He kept looking for ways to improve his team, both on and off the ice.

Brighton was the first team to schedule a game with those in the Keweenaw Peninsula, both for the keen competition, but also as a team-bonding exercise. 

The bus rides, about 11 hours each way, helped players who in many cases didn’t know each other outside the rink to bond. So did activities outside of hockey including team dinners and curling, and the experience of being together as a team for four days.

Other teams took notice, and team bonding trips, including those far shorter than the 550 miles from Brighton to Houghton, are commonplace.

Moggach stands with his former assistant and current Brighton head coach Kurt Kivisto. Soon after, he introduced a skating coach and stricter team nutrition to the program.

“It’s not something that we had done when I was in high school," said Kivisto, who graduated in 2003. “It was something that some of the families and players weren’t overly excited about, but he knew it was good for the team and he was always looking ahead and finding ways to give his team an advantage.”   

Brighton grew to dominate its league, and winning gave Moggach the authority to introduce concepts new to players and families who grew up in travel hockey.

“I'm sure we weren't pleasing everybody,” he said, “But we thought we would do with character and live the kind of model that we would hope that the players would follow, that their families would follow. And as we did that it changed and we got in front of some things with our league, and had a good run in our league.”

Brighton won its first Division 1 championship in 2006. That was followed by back-to-back Division 1 titles in 2012 and 2013, and then 2017 and 2018, a stretch that saw the Bulldogs reach the Finals in six out of seven seasons. 

“Some of that is when you learn how to win, you win, even sometimes when you shouldn't,” he said. “I'm not saying that you know when we got to the Finals that we didn't deserve to win. We had a good recipe there that got us those five wins, but once we got it rolling, that momentum kept us going sometimes then maybe it shouldn't have.”

As the program’s success and reputation grew, players who had been in travel hockey started opting to play for the Bulldogs.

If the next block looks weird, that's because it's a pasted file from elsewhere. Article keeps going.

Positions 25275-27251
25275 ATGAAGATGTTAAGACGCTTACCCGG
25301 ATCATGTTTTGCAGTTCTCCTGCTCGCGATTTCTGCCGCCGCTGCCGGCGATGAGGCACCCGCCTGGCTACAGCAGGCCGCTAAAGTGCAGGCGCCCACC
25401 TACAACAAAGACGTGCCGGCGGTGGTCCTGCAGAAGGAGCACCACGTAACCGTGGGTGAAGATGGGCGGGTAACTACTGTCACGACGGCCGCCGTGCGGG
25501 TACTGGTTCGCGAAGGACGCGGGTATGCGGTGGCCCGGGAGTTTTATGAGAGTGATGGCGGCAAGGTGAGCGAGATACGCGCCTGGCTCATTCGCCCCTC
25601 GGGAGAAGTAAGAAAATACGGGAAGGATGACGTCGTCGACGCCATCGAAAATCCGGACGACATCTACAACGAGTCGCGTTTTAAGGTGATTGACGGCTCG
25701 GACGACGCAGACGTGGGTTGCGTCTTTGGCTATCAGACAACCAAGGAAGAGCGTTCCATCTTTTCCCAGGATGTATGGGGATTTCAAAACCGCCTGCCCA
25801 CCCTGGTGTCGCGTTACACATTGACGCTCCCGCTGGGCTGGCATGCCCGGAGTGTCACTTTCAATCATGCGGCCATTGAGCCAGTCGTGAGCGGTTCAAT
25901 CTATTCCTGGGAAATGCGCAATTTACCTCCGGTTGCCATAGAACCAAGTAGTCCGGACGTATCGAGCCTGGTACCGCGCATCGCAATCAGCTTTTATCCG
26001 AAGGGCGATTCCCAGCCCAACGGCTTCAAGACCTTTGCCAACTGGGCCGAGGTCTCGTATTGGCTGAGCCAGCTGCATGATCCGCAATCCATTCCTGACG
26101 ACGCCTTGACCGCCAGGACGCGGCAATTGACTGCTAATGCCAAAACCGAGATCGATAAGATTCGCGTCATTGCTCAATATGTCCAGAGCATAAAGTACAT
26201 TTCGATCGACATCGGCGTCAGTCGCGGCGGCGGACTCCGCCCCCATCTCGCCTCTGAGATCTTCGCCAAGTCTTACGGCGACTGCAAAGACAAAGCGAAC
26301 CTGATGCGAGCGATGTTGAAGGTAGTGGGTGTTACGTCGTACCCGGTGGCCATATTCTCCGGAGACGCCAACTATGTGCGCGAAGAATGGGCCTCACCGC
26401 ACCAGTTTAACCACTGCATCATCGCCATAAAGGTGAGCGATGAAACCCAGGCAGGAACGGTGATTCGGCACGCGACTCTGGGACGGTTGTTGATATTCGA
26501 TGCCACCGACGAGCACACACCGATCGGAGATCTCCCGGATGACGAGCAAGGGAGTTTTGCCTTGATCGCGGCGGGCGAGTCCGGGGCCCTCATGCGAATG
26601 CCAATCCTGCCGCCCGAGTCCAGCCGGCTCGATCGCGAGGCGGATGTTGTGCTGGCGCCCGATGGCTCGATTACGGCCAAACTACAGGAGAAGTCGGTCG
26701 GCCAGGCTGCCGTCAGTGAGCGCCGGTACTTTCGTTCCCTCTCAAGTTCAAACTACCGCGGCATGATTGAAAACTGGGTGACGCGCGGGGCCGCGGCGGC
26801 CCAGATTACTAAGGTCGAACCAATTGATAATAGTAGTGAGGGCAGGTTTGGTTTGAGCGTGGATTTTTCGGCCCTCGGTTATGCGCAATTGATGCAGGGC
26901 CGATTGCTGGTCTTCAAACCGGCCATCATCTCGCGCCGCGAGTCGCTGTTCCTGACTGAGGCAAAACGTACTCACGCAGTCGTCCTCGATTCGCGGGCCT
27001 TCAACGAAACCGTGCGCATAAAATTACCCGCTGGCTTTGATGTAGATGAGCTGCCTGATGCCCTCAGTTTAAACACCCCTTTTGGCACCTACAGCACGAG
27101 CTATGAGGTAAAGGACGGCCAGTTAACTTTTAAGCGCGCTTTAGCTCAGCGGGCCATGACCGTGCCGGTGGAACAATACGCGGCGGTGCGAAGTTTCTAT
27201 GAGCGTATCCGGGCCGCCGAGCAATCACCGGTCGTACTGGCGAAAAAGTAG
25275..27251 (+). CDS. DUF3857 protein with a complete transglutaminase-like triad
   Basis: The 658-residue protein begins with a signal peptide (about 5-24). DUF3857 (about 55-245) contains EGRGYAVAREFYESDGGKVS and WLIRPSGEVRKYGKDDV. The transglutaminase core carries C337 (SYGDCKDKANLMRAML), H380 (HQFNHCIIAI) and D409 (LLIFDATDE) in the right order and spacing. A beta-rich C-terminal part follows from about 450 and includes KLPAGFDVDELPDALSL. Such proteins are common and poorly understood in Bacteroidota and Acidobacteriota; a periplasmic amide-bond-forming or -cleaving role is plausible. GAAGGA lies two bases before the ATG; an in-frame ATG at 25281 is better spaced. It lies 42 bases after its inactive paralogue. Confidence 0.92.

“There are some kids on (this year’s Brighton) team who came from Triple A who are tired of that commitment, because of the travel, the time, the money,” he said. “And they found that high school hockey is different. I mean just look at the crowds. They don't get that kind of a reward for the work that they put in. 

“I think it's developed to that point now for us and we get players like that and it's made a difference, I think, and not just for our team but for all of high school hockey, " Moggach continued. “The coaches association has done a great job in promoting now and so it is a great destination for so many good reasons for kids to spend that time and grow up with their friends who are in their neighborhoods and in their community.”

Moggach is still a fixture at Brighton games, still in close touch with Kivisto when not driving to see his grandsons play or his stepson, Damon Whitten, who coaches at Lake Superior State. 

His impact will be felt in Brighton hockey for years to come.

“He left no stone unturned to try and be the best he thought we could be,” Brighton athletic director John Thompson said. “He’s one of those people who was genuinely invested in young people, and he always, always put the program first. He was a good manager of young men and developed some pretty good coaches, too.”

Moggach finished with a record of 467-172-43. St. John, who won six state titles at Catholic Central and another at Cranbrook, had a record of 229-29-18 in 10 seasons at Catholic Central.

“I was excited for (Moggach) when I heard the news,” Kivisto said, “seeing him put at a level of the guys who have won the award and the contributions they made to high school hockey. It’s neat to see him recognized at that level.”

Both men will receive their awards sometime this spring. 

“I can be recognized,” Moggach said, “and I think kids are and their families are always looking for that. But I think before you do that you have to build the program, the program has to be something that's respectful and respected and competitive, and I think we accomplished that.”


Gordon St. John led Detroit Catholic Central and Bloomfield Hills Cranbrook Kingswood to a combined eight Finals championships over 16 seasons, the last seven with the Shamrocks including five straight in Class A or Division 1 from 1999-2003.

Gordon St. JohnDCC’s Class A championship in 1994 was the first of now 17 Finals titles, which rank second-most in MHSAA history. He built a 222-29-18 record (.859 winning percentage) over 10 seasons leading the Shamrocks through 2003-04, the last two seasons as co-head coach before then staying with the program as an assistant and helping the team to another Division 1 championship in 2005.

St. John’s championship at Cranbrook came in 1988 in Class B-C-D.

PHOTOS (Top) Retired Brighton hockey coach Paul Moggach, far right, stands alongside his players as they await to receive their medals after winning the 2018 Division 1 championship (Middle) Moggach stands with his former assistant and current Brighton head coach Kurt Kivisto. (Middle photo by Tim Robinson; St. John photo courtesy of the American Hockey Coaches Association.)